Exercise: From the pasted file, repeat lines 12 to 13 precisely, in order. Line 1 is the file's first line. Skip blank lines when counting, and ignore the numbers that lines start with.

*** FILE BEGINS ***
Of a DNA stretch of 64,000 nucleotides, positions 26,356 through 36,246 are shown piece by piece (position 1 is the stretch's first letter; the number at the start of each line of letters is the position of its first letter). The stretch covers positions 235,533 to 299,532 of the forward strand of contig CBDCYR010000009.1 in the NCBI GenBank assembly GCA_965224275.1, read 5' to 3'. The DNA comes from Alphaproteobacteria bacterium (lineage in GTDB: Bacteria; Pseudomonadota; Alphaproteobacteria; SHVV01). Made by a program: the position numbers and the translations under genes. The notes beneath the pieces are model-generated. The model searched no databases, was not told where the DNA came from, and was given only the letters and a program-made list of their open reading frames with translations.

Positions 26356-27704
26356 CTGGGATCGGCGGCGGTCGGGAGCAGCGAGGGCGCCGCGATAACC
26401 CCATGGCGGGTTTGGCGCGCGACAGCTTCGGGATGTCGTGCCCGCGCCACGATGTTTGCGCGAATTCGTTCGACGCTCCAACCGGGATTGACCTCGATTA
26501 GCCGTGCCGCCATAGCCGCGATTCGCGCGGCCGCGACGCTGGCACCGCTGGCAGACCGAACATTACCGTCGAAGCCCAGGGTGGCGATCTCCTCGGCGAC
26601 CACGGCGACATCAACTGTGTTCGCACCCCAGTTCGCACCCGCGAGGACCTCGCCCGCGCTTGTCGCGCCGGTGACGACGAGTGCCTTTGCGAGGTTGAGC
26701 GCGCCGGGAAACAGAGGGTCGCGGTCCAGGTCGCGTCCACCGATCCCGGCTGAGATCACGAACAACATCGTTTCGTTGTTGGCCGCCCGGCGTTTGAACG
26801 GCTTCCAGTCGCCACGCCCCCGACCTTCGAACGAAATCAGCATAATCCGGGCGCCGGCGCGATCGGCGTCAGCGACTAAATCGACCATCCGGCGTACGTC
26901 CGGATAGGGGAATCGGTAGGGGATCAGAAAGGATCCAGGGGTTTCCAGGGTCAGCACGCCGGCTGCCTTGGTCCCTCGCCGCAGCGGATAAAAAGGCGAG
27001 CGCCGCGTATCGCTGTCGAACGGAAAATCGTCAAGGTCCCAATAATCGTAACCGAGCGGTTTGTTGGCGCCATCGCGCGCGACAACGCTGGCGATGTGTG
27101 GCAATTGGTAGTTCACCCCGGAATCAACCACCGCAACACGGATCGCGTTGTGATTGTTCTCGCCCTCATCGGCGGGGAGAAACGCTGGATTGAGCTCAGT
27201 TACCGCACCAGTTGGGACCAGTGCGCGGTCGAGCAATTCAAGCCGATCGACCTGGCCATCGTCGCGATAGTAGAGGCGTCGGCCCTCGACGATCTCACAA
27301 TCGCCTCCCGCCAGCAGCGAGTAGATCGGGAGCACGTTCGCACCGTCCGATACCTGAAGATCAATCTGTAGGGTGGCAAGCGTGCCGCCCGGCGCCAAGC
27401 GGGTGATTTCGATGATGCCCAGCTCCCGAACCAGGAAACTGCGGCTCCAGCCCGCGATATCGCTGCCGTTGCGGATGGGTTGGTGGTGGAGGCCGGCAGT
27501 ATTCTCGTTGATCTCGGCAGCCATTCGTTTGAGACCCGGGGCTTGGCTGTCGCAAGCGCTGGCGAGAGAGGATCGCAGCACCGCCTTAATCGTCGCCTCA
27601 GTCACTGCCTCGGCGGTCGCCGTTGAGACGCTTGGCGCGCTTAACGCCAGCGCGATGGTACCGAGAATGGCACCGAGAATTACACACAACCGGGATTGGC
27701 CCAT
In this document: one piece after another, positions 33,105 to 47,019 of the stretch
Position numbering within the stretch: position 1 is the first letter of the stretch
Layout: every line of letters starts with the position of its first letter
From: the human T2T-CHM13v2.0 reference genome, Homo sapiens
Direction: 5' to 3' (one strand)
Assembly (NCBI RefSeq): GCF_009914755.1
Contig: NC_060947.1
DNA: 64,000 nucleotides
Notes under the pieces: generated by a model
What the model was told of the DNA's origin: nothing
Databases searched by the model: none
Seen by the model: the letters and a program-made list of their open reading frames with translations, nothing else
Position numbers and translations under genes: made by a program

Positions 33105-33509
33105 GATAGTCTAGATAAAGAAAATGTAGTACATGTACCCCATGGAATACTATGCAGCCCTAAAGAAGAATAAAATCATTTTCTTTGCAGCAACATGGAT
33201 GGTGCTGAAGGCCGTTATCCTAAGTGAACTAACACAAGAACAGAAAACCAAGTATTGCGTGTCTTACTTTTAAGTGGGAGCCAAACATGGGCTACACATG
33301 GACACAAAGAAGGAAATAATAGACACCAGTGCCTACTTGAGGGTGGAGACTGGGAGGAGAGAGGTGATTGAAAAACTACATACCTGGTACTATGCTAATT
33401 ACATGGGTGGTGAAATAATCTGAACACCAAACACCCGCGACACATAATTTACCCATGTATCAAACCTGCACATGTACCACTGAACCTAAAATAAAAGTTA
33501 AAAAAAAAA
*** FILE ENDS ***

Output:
27201 TACCGCACCAGTTGGGACCAGTGCGCGGTCGAGCAATTCAAGCCGATCGACCTGGCCATCGTCGCGATAGTAGAGGCGTCGGCCCTCGACGATCTCACAA
27301 TCGCCTCCCGCCAGCAGCGAGTAGATCGGGAGCACGTTCGCACCGTCCGATACCTGAAGATCAATCTGTAGGGTGGCAAGCGTGCCGCCCGGCGCCAAGC